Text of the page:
How to modify a string while preserving its original index as reference?

I'm looking for a computationally efficient way to add and remove elements from a string at will using its original index as reference. A good example I have in mind is to be able to format a text using html tags:

Given the following string Lorem Ipsum, I would like to be able to warp the word Ipsum with a b tag, such as Lorem <b>Ipsum</b>, and then delete these tags and add a new line between the two words, such as Lorem <br> Ispum, etc.

Of course, every time I'd add or remove an element, the string index is modified and I loose the ability to use the original index to modify the string. The method I came up with so far is to assign every character its original index, such as (0, 'L'), (1, 'o'), (2, 'r'), (3, 'e'), ... and then tinker in-between this original index and the one of the modified string.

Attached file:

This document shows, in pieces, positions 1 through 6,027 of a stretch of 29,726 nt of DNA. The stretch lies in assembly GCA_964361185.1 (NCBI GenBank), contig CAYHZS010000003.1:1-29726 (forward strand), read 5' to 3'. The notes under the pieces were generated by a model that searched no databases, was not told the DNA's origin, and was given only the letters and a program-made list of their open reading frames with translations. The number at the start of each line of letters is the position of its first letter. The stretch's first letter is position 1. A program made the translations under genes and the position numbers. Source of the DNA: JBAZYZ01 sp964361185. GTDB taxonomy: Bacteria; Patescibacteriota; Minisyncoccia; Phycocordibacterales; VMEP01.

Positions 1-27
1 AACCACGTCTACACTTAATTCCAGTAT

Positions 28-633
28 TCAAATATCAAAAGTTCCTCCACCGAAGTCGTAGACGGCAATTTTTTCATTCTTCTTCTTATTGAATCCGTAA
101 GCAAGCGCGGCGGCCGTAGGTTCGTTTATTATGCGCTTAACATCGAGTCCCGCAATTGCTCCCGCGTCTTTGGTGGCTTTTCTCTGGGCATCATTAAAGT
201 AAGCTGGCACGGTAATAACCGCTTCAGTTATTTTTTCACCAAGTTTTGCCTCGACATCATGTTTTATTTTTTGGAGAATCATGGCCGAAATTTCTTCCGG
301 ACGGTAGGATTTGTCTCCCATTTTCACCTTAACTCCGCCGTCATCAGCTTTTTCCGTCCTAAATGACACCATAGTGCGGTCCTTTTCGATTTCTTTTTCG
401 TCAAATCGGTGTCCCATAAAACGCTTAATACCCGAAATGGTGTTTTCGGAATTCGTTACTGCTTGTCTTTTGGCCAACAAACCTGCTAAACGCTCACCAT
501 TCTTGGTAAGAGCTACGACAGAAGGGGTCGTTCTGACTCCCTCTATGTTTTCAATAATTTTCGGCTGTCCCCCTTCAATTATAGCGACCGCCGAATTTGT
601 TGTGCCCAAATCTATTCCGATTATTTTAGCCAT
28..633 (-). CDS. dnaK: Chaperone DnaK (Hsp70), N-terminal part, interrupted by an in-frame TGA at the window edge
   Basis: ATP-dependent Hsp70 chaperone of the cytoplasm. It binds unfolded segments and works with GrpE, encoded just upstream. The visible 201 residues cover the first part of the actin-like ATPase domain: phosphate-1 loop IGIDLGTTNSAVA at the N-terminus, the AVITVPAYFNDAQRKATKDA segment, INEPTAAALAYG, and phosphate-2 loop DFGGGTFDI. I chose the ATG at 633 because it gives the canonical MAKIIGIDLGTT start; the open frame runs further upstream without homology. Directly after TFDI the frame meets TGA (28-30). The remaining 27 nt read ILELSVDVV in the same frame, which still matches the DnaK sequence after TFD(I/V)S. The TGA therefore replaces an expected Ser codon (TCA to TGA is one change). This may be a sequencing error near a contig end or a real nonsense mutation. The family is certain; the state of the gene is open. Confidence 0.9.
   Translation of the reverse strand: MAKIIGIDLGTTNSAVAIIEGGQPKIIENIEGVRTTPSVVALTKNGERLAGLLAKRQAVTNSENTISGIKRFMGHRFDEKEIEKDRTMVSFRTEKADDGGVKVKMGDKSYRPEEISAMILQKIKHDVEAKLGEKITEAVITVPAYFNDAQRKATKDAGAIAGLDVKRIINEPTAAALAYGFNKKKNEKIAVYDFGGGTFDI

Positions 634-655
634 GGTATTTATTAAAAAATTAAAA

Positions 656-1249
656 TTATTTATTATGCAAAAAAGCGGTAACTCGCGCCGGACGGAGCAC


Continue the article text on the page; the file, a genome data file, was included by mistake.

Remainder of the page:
This is highly inefficient, and formatting a big string, such as a book chapter, is too slow to support on-the-fly interaction with the text.

Is there a way to implement this properly ? I'm sure this is a common algorithmic problem but I guess I lack the vocabulary to look it up since I couldn't find anything so far.


  • Generally:

    1. Store the text in a data structure that divides it into blocks so that it can be more efficiently modified, like a rope.
    2. In each block, keep back-pointers to all of the references that point to text positions within the block, and adjust them whenever the content of a block changes.

    This sort of problem arises in the implementation of most text editors.